Dream start turns into a nightmare for Rea


Tooting’s Gino Rea suffered more bad luck at Assen with two non point-scoring rides bringing an end to his recent run of form in the British Superbike Championship.

For the second time this year, Rea started off proving he’s a force to be reckoned with when he’s on a track he knows.

After taking a career best seventh place at Silverstone two rounds ago the 28-year-old had a lot to live up to going to a track he’d had considerable experience and success at in the past, having raced there in Moto2 and World Supersport claiming a second-place finish in the latter in 2016.

Fastest in the first Friday practice session, Rea kept the pace up for the rest of the day finishing only 0.387s down on title favourite Leon Haslam.

Rea on the grid in his best qualifying position to date

Rea carried the form over to Saturday’s qualifying to be in the middle of the fourth row in 11th, 0.721s off the pole time of Jake Dixon (RAF Regular and Reserves Kawasaki), also taking the accolade of top Suzuki on the grid.

Disaster struck on race one as Rea lost the front on the brakes at De Bult and crashed out.

He lined up on the third row of the grid in ninth for race two, courtesy of his fastest earlier lap time.

A good start sawing Rea holding station over the first lap until the Honda Racing machine of Dan Linfoot went down in front of him through the final chicane, forcing him to slam on the brakes leaving Moto Rapido Ducati rider Tommy Bridewell nowhere to go but into the back of him.

The impact knocked Rea into the air and set off his airbag suit, luckily coming back down onto the bike and able to carry on.

The incident brought out the pace car for several laps whilst they cleared up what was left of the two machines, allowing the riders tyres to lose heat. Tarran MacKenzie crashed out of the re-start at the same chicane, Rea somehow missed the spinning bike and found himself in sixth place.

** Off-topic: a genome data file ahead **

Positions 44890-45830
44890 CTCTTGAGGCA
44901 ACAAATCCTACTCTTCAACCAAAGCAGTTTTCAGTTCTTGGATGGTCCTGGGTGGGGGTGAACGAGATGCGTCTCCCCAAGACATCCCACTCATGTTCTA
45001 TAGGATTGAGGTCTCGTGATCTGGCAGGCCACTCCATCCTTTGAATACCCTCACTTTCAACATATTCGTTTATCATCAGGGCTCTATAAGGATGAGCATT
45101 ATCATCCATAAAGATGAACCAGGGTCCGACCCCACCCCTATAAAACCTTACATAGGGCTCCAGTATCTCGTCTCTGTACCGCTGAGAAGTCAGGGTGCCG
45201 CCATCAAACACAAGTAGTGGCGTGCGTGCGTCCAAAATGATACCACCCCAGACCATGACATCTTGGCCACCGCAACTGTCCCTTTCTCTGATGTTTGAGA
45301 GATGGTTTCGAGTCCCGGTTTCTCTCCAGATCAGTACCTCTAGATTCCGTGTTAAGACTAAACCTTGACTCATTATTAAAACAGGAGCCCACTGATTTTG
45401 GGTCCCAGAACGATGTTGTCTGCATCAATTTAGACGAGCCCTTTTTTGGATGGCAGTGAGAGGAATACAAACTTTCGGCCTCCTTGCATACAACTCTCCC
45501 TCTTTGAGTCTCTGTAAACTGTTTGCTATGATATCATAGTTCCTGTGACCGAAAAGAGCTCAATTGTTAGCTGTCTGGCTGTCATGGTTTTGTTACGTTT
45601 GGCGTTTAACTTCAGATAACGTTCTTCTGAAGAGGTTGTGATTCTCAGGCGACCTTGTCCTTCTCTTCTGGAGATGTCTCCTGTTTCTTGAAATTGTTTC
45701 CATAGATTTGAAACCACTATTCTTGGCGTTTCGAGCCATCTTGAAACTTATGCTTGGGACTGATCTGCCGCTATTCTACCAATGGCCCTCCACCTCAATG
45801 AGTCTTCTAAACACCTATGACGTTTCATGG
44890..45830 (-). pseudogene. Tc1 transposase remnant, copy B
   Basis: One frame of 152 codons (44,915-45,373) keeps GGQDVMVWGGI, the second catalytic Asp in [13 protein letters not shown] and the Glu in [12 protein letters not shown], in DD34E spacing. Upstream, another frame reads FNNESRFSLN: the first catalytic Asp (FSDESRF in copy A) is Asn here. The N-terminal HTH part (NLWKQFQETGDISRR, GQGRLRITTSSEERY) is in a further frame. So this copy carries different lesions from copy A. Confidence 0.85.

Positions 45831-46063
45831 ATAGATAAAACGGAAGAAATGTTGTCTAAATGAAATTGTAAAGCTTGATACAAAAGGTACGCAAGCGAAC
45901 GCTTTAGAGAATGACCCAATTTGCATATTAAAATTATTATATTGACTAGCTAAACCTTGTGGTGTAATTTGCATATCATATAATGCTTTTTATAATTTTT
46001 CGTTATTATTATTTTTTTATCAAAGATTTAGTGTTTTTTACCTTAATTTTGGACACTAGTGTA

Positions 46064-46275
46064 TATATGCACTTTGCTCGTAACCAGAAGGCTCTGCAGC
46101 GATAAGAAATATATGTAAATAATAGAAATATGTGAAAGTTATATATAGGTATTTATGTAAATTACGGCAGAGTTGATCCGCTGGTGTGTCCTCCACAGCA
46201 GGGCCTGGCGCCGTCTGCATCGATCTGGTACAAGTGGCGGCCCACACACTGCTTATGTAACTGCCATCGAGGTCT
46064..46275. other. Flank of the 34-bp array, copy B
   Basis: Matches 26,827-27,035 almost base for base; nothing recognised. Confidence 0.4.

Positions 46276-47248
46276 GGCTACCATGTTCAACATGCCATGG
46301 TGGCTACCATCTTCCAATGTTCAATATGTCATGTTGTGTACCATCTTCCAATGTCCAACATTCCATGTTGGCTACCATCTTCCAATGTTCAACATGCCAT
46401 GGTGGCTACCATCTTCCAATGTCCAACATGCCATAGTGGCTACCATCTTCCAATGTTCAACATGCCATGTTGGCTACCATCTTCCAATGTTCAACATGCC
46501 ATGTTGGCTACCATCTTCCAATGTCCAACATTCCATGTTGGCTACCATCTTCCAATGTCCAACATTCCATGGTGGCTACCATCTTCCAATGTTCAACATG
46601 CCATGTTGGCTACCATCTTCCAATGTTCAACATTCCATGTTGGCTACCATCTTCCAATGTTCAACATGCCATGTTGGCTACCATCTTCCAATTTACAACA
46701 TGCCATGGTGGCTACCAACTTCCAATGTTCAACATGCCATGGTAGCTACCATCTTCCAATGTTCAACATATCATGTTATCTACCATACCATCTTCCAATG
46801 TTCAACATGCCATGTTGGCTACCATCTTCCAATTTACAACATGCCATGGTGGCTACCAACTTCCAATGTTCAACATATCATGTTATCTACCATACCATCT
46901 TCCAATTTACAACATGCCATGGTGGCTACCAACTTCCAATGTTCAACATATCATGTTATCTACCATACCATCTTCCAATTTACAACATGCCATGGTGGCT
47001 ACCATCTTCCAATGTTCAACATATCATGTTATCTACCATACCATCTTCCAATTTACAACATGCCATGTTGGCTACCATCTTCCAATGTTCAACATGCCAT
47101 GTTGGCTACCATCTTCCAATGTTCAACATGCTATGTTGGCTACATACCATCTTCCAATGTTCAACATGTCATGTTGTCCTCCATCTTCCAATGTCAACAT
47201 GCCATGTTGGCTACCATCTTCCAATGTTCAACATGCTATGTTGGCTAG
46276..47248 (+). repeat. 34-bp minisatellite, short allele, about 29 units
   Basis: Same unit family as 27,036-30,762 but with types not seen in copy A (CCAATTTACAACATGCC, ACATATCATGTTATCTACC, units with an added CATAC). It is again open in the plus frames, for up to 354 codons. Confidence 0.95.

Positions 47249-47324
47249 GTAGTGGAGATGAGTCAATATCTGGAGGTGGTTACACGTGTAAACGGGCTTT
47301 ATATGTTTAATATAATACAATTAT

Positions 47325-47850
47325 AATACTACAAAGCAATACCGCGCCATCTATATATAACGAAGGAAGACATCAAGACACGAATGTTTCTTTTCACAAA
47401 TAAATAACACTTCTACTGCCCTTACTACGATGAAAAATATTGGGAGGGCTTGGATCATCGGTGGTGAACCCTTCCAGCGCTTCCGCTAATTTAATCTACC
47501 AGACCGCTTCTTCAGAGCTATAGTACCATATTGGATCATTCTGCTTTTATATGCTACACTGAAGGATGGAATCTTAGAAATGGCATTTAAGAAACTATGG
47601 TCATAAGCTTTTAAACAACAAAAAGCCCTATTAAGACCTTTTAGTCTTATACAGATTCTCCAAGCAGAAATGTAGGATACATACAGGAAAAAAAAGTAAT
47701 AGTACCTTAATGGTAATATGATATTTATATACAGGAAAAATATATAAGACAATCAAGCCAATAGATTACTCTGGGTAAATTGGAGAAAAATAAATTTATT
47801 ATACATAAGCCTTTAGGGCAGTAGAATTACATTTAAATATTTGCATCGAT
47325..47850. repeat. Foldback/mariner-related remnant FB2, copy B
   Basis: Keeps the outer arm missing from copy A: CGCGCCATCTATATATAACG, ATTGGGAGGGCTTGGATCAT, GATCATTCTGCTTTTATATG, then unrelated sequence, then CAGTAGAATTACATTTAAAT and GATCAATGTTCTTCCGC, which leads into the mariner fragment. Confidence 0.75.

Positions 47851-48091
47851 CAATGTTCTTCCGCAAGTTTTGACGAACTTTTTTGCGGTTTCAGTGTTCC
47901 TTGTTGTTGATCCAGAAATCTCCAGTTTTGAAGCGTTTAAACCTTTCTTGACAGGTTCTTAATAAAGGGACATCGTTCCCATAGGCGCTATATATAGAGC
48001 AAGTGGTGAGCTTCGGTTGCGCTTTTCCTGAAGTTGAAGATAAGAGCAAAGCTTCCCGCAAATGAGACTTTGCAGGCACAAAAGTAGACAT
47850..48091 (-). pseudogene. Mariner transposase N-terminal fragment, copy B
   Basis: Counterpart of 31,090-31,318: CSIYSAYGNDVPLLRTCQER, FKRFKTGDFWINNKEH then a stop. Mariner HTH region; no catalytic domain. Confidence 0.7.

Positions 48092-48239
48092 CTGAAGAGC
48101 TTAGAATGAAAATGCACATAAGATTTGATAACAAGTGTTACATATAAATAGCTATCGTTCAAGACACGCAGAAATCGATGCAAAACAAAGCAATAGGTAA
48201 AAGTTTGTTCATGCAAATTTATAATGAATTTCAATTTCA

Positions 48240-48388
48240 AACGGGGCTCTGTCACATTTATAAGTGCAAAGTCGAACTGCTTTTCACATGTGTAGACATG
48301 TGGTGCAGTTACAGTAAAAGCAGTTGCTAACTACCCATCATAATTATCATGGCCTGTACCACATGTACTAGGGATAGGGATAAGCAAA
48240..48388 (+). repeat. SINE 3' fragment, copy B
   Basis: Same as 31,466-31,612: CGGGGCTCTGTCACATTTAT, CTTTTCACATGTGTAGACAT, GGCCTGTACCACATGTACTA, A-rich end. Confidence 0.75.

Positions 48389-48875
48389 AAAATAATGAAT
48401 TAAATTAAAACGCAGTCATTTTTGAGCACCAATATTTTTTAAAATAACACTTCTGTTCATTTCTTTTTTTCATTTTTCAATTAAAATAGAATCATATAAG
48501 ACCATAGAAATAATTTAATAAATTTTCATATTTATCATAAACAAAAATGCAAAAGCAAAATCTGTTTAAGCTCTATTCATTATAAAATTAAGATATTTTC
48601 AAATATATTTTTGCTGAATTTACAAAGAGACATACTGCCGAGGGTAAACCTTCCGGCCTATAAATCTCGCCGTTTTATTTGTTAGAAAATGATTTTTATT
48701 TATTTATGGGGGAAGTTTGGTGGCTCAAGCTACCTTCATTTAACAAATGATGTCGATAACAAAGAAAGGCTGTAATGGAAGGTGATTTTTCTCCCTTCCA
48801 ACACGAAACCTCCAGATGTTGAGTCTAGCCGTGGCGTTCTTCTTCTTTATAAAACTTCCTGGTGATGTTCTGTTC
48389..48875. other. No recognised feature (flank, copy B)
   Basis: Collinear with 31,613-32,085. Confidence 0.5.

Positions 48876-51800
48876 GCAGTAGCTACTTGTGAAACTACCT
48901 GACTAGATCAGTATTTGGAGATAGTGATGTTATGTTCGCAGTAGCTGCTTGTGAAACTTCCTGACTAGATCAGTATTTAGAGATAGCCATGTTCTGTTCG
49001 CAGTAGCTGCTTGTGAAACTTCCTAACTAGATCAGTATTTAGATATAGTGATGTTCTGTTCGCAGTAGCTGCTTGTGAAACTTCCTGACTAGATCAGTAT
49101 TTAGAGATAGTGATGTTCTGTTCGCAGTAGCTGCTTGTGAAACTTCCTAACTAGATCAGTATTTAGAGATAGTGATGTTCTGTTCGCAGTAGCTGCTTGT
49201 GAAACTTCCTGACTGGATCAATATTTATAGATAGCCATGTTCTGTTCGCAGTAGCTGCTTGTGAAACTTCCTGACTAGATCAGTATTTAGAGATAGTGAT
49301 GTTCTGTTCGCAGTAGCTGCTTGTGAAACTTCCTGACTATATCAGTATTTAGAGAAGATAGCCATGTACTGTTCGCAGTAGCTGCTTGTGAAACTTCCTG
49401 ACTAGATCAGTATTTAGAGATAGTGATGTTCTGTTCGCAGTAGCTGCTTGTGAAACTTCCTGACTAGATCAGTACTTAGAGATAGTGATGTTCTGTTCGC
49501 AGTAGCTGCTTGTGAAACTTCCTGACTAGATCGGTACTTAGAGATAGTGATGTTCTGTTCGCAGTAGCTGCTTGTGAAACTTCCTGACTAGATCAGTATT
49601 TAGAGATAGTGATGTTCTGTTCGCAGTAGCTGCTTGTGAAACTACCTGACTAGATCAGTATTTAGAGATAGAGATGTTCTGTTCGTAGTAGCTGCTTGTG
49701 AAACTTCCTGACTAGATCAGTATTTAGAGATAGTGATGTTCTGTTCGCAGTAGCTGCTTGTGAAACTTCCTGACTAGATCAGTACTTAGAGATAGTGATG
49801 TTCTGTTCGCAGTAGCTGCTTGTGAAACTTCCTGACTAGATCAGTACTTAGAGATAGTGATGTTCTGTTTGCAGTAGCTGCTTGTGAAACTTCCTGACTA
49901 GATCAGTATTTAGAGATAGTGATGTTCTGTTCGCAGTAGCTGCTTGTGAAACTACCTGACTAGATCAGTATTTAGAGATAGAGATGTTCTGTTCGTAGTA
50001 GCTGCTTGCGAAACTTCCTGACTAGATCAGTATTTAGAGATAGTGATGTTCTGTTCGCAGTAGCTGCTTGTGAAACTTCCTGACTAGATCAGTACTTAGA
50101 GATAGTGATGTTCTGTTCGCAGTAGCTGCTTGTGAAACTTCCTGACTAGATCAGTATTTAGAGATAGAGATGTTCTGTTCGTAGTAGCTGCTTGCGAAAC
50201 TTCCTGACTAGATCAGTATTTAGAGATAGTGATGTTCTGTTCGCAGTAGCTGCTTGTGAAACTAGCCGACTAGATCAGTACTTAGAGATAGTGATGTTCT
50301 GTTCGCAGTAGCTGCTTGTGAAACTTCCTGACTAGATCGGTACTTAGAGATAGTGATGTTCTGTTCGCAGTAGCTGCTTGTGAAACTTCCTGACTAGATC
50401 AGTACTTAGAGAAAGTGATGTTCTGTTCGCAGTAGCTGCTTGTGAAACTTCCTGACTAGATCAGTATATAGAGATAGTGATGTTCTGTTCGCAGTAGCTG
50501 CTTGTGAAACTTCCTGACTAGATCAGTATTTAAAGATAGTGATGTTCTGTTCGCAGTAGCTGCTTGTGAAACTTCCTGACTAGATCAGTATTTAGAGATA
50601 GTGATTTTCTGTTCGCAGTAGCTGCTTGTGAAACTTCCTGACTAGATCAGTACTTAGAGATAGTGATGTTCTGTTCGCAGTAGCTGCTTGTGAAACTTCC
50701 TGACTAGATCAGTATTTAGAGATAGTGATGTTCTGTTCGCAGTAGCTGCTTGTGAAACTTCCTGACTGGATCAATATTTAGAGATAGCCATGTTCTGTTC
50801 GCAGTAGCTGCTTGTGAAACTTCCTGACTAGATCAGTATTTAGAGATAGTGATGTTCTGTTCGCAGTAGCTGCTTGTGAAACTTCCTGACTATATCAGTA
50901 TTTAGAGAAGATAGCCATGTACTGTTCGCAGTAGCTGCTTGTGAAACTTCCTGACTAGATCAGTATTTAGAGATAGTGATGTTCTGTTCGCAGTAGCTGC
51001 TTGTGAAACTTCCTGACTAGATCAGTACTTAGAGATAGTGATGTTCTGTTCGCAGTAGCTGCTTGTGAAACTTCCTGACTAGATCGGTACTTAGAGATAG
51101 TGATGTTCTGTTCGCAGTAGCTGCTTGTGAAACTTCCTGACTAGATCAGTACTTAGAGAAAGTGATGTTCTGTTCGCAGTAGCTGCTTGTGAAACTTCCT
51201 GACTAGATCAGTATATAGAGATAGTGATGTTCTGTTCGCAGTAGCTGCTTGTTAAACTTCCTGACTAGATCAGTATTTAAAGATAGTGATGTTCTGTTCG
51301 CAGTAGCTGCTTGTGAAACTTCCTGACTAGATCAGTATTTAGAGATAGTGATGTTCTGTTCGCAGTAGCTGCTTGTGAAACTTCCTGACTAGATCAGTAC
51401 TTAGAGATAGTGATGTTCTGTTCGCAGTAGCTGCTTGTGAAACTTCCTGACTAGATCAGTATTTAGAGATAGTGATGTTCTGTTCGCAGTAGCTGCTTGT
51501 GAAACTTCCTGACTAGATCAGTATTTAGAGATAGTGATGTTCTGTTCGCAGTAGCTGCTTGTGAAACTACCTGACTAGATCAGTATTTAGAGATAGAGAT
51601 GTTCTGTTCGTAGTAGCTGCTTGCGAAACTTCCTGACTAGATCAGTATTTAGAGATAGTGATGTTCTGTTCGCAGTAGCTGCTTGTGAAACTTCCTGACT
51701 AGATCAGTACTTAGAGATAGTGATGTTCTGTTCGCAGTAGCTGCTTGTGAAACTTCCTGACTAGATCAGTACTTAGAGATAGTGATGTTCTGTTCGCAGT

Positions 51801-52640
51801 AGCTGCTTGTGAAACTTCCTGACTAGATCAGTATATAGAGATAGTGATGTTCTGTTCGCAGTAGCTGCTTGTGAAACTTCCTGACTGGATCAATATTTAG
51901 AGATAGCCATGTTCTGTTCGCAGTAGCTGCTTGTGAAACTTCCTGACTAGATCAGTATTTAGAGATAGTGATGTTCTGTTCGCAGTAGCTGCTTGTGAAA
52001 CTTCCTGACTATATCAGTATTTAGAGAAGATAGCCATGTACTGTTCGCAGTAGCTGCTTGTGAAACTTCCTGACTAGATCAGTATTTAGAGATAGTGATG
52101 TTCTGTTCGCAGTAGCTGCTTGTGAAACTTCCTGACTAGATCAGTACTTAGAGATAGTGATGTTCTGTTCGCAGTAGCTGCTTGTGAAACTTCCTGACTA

But his badly damaged bike began to slow and Rea limped home in 16th spot.

On the braking limit

Rea said: “I was surprised to be quickest in Friday practice. I’ve been here several times on a 600 so all I had to do was change my line and braking point to suit a superbike.

“We had a few little areas that I didn’t feel good in, so considering that I was really surprised to go out and put it P1.

“In qualifying we made a little change and I felt good but I was struggling in the fast corners. In Q1 I lost the front but managed to save it on my knee and elbow. We couldn’t change anything for Q2 as we didn’t have enough time.

“I was on the bubble of making Q3 and had to push to get a fast lap. I had the same problem [losing the front] but this one I couldn’t save at 110mph! There was quite a lot of damage, the guys worked till midnight to get the bike ready.

“We had a few niggles in Sunday warm-up and the bike didn’t feel quite right in the race. I was sitting comfortably in the top 10 and just had a really strange crash. The telemetry showed I did nothing different from the lap before, I just lost the front.”

Rea struggles to lean the bike over after collision with Bridewell

About the race two incident Rea said: “I put myself in a really good position, I was ninth, felt good and unfortunately Linfoot went down. I got on the anchors to avoid hitting him and got rammed from behind really hard.

“The biggest problem was it buckled my back wheel so badly the bike was vibrating its head off. The vibration got worse and worse and I could barely lean the bike over for the rest of the race. I thought the back wheel was going to explode and should’ve pulled in but I wanted to finish the race for the team. I was losing the front two or three times a lap.

“We were unlucky this weekend. As a team and a rider there was not much else we could’ve done. I was fast and consistent all weekend.

“We ruffled a few feathers and showed what we’re capable of when I know the track and the bike’s working well. The biggest thing was it was refreshing. To go out after a year of learning new tracks and finish first and second in practice almost proves a point that you don’t forget how to ride.”

The final round is at Brands Hatch on October 12-14.

Photos by Ian Hopgood

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